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Crisis is the when a state lacks stability due to a natural disaster or a political conflict or fragility. During these times, which may last for years or even decades, a country is vulnerable to situations and conditions that can result in violence, upheaval, loss of property and the violation of human rights, including democratic rights.

Conflict, especially violent conflict, is not only a threat to human rights, but also a barrier to development. Fragile countries – whether affected by war, emerging from armed conflict, or acutely vulnerable to political and economic instability – are the furthest from achieving the Millennium Development Goals (MDGs).  Violent conflicts can reverse decades of development gains. The costs of preventing conflict are far lower than the costs associated with recovery (see UNDP BCPR Fact Sheet).

Fragility is a term used to describe those countries that are not prone to open conflict or civil war but are facing prolonged political upheaval or the overthrow of a non-democratic regime with limited violence.

Parliaments and Crisis

Parliaments are pillars of democratic governance, with a critical role in spurring and sustaining national action towards the achieving human development. They can be powerful agents of change, particularly during and after times of crisis. Parliament’s contribution to conflict prevention and peace building is embodied in its everyday work of representing constituents through law-making, oversight of government action and process of political contest. Effective and empowered parliaments and political parties can act as important actors in crisis prevention and post-conflict recovery, particularly through mediation, the promotion of dialogue and national reconciliation, the adoption of conflict-sensitive laws which address the very sources of violence and a better representation of the population by increasing the political inclusion and participation of women, youth and minority groups.  

It is integral to the mandate of a parliament that it acts in a time of crisis.  For there is no other body constituted in a country to promote a consensus  amongst disparate groups that may be conflict or can approve the resources required to address the ramifications of a natural disaster.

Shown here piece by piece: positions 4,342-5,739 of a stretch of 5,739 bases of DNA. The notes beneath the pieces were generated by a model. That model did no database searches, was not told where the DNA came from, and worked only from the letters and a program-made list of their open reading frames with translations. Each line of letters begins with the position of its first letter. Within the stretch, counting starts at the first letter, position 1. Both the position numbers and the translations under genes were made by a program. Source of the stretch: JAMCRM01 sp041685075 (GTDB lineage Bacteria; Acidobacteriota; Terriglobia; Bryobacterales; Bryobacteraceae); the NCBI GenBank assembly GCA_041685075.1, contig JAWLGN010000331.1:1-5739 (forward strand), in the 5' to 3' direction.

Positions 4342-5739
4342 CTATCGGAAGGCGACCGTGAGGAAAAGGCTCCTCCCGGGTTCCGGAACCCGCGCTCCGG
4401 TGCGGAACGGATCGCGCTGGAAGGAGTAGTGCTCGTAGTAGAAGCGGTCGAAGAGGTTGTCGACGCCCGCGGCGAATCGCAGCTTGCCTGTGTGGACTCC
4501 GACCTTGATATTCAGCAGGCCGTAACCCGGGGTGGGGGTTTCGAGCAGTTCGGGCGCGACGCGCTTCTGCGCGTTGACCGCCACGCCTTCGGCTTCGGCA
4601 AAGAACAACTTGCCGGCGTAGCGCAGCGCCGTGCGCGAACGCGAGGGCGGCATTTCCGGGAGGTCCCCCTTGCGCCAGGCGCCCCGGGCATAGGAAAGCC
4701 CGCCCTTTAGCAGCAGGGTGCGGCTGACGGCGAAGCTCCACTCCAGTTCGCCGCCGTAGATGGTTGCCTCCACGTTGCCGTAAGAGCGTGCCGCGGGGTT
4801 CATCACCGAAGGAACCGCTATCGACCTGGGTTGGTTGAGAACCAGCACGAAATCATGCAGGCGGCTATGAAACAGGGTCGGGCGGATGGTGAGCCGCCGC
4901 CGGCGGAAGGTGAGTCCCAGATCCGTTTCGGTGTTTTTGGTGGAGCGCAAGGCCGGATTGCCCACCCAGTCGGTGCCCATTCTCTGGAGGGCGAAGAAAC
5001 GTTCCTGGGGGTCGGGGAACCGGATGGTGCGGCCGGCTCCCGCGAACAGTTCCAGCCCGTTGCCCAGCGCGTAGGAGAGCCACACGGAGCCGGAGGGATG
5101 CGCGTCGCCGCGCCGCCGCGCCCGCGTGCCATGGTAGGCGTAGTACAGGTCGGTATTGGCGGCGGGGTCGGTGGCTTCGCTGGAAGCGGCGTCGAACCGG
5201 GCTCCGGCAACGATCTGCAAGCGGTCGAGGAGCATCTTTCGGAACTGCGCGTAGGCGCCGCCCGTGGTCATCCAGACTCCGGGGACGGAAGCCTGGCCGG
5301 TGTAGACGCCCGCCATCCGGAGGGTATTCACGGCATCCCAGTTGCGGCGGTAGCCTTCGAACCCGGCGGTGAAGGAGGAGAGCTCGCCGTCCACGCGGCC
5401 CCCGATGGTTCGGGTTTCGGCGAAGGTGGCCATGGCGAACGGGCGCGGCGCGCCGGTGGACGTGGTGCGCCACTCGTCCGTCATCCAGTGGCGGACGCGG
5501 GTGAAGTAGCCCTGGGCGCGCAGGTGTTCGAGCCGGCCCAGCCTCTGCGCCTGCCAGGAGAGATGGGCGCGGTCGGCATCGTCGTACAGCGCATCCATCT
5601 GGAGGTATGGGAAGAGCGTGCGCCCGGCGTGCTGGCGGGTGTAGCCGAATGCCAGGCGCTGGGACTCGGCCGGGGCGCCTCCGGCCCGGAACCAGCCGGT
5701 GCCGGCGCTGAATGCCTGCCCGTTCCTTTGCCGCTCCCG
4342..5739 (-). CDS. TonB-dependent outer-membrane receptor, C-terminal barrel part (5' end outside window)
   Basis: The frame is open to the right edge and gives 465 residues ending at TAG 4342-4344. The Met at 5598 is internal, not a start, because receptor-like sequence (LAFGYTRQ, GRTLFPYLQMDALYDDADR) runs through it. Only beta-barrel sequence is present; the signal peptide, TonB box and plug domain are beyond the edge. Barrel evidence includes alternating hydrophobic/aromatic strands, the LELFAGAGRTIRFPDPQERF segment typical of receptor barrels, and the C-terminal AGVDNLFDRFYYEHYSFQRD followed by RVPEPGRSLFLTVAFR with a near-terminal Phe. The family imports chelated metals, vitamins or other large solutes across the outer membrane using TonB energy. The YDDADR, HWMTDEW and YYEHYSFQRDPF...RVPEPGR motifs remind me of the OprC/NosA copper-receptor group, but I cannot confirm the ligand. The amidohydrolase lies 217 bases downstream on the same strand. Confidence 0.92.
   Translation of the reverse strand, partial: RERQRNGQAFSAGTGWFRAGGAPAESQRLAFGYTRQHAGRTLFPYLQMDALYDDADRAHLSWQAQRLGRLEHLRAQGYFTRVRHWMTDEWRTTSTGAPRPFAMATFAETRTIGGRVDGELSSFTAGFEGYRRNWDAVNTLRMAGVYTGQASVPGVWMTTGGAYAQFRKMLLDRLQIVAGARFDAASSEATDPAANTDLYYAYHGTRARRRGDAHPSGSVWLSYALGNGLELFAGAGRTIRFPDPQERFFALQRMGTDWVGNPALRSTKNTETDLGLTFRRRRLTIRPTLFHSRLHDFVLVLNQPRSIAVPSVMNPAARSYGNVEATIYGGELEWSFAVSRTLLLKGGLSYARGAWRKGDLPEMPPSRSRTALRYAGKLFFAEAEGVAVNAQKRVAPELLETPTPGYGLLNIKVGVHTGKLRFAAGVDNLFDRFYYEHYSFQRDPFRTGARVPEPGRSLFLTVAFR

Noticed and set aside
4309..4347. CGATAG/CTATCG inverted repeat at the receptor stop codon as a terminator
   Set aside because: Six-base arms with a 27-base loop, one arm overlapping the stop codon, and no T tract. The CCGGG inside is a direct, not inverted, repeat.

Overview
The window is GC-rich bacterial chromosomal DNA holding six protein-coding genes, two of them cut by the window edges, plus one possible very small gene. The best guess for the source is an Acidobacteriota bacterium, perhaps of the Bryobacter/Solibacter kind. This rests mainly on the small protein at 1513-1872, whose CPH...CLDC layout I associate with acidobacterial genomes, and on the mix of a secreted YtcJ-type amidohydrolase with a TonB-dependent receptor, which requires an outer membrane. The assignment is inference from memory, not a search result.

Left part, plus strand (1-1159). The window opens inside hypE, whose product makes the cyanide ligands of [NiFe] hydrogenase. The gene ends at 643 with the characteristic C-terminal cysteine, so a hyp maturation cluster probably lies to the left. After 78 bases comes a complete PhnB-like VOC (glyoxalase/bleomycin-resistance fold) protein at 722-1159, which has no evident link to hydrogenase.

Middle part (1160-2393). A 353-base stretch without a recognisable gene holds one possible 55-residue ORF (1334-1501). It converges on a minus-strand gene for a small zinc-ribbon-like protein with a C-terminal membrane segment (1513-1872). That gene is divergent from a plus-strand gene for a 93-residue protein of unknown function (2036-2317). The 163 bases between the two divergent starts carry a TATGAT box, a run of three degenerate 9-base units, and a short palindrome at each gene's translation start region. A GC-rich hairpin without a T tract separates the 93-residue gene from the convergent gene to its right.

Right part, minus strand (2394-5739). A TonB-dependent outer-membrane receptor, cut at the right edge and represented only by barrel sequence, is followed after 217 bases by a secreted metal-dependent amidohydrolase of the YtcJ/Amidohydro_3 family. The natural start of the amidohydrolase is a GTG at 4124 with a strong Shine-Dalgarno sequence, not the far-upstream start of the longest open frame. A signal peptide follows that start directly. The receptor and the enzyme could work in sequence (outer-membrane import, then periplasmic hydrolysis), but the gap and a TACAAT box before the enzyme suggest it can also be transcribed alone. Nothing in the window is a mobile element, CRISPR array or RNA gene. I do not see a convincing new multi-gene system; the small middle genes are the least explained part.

In particular, a parliament should be able to address the following aspects of crisis as they arise:


  • Disarmament, Demobilization and Reintegration (DDR) – the process by which warring factions are provided the opportunities and tools to transition from conflict to peace;
  • Gender Based Violence – women and girls are particularly vulnerable to violence during a crisis and a parliament must not only be aware of this fact but must take action to address all forms of such violence;
  • Political Violence – a growing area of conflict is related to violence that erupts in the contestation of elections. Parliament, and in particular the parliamentary groups and parties represented within it, must take responsibility for such violence;
  • Disaster Risk Reduction (DRR) – every country is vulnerable to natural disasters. The true test is how a country and, in turn its parliament, act to prevent or minimize the impact of such disasters and learn from the state’s response to ensure the next disaster has less of an impact.


Parliaments have many tools and roles that it should use in a time of crisis. One of the key roles of a parliament is to be a venue for national dialogue where groups that are in conflict with each other are provided a voice and space to resolve their differences without resorting to violence.

Where a crisis is the result of a violent conflict, the reform of the military, police or intelligence services is usually a key aspect of any resolution to the conflict. Parliament must have the capacity to ensure oversight of the security sector as such reforms progress and to ensure further violence and violations of human rights are being addressed.

In many countries transitioning from a crisis, the hope is that a new state that is based on democratic principles will emerge. In such situations it is not uncommon for an interim or temporary parliament to be created while awaiting free and fair elections of a permanent parliament and/or the creation of a new constitution. Such parliaments have a great burden and usually have limited or no capacity to fulfill their important mandate to lead a transition to democracy, but there are lessons that have been gained from such situations that can be applied to parliaments that are put in this role.